Maximizing TripAdvisor: How To Find Your Perfect Hotel
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TPG Foreign Correspondent Lori Zaino stayed in nine different hotels and Airbnb rentals during her recent five-week trip to Southeast Asia. When I asked her which properties were the best and the worst, she said that all of them exceeded her expectations. I was surprised to hear that and asked how she managed to find so many hotels/rentals that she had such wonderful experiences at, especially on a budget, and she told me, TripAdvisor.
I don’t always take the extra time to read the reviews of the hotels I book, so I was immediately intrigued and asked her to guide me and other TPG readers on how to utilize Tripadvisor to maximize hotel experiences while traveling.
I firmly believe that the appearance of so many online travel websites and apps is changing the future of travel. Honestly, where would I be without TripIt or TripAdvisor? I’d probably be missing my flights and in a crummy hotel. Thanks to these advances in travel websites and apps with a little bit of time and perseverance, you can end up in a hotel that perfectly suits your needs.
Perhaps you don’t want to go through all the trouble for a short weekend to Memphis, but if you’re planning a big/long trip to a far off place, you might want to invest in some quality TripAdvisor searching to make sure you end up in not just the perfect hotel, but your perfect hotel.
1. Take the time. Obviously, this may be the most difficult part for most people with families, jobs and busy lives. But if you simply take a few hours on a Saturday afternoon with your computer, it can improve the quality of your lodgings, not to mention help you to discover some great restaurants and other activities for your trip.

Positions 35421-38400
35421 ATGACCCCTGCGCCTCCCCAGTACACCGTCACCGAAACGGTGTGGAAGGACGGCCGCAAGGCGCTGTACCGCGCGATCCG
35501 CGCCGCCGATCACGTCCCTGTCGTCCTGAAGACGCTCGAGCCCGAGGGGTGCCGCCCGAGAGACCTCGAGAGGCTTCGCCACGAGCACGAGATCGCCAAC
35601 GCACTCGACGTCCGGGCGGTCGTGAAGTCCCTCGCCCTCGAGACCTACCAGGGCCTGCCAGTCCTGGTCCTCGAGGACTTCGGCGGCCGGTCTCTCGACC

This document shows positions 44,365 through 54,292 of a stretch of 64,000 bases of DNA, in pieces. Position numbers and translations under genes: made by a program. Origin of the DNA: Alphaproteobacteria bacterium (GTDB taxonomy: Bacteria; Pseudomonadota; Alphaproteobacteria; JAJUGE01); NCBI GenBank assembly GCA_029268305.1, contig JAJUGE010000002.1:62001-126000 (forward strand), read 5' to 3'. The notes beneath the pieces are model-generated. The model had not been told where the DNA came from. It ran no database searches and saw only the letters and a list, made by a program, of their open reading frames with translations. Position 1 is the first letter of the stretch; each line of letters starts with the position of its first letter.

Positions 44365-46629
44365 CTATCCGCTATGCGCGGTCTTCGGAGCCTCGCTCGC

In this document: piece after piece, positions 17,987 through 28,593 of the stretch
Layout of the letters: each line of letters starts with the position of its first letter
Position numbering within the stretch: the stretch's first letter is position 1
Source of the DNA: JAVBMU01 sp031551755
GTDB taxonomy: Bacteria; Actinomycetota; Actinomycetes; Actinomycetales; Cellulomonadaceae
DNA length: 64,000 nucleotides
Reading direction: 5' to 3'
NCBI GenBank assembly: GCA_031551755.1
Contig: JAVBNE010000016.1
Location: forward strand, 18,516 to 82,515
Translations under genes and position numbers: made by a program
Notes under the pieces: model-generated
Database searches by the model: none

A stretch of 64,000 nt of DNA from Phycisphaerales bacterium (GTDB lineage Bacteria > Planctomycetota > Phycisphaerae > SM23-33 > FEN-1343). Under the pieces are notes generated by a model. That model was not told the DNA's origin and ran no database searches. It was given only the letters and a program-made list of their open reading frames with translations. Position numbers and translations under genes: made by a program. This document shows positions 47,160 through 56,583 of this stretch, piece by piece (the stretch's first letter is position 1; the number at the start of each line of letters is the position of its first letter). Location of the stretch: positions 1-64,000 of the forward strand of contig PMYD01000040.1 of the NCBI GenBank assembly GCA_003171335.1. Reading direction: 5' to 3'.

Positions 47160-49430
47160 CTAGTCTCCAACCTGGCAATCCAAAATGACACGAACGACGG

2. Pick a price range and location for your hotel. Be specific on location. Is it important for you to be in the city center? Directly on the beach? Near an airport? How much do you want to spend? Do you max out at a certain price, or do you have a large range? These two points will help you to narrow down your starting search.
3. Decide what it is you want in a hotel and what is important to you during your stay. I’d suggest two short lists: Must Haves and Deal Breakers. Are you simply looking for a place to crash, hostel style? Five star dining and service? A romantic hideaway? What’s important to you in a hotel? Location? Being able to use points? Beachfront? A pool? Superb customer service? Soft sheets? Decide what you must live with and what you can live without.
For example, I’d forgo extra friendly front desk staff for thick, soundproof walls and windows, preferring a solid night’s sleep to a friendly good morning from reception. I don’t mind if my hotel doesn’t have a fitness center, but for someone training for a marathon or a workout buff, perhaps this is a necessity. I love hotels with local and trendy decor–personal, detail-oriented and stylish, so boutique hotels are usually my favorite, but if the price isn’t right, I’ll skip the trendier spot for something that won’t break my budget.
Make a list and refer back to it for any and all future hotel bookings. Simply put, know your needs. And on the contrary, know your dealbreakers. And be aware of everything in between, so when you read reviews you can effectively decide if the hotel would work for you.
My list is pretty run of the mill and not too picky, but I will share it below:
My Must Haves
1. Good location, close to things I want to see without having to rent a car
2. Clean and well maintained
3. Private bathroom (no hostels for me!)
4. Hot water for a hot shower
5. Strong WiFi
*Added plus–an outdoor pool (depending on what time of year it is and where I’m headed)
My Deal Breakers
1. Dirty, broken, bad smells
2. Unsafe, seedy property or location
3. Shared bathroom
4. Bedbugs, roaches
My list is fairly simple, but if this were some people I know, it might be three times as long. And that’s okay. In fact, the more specific you are, the easier it will be to narrow down your choices.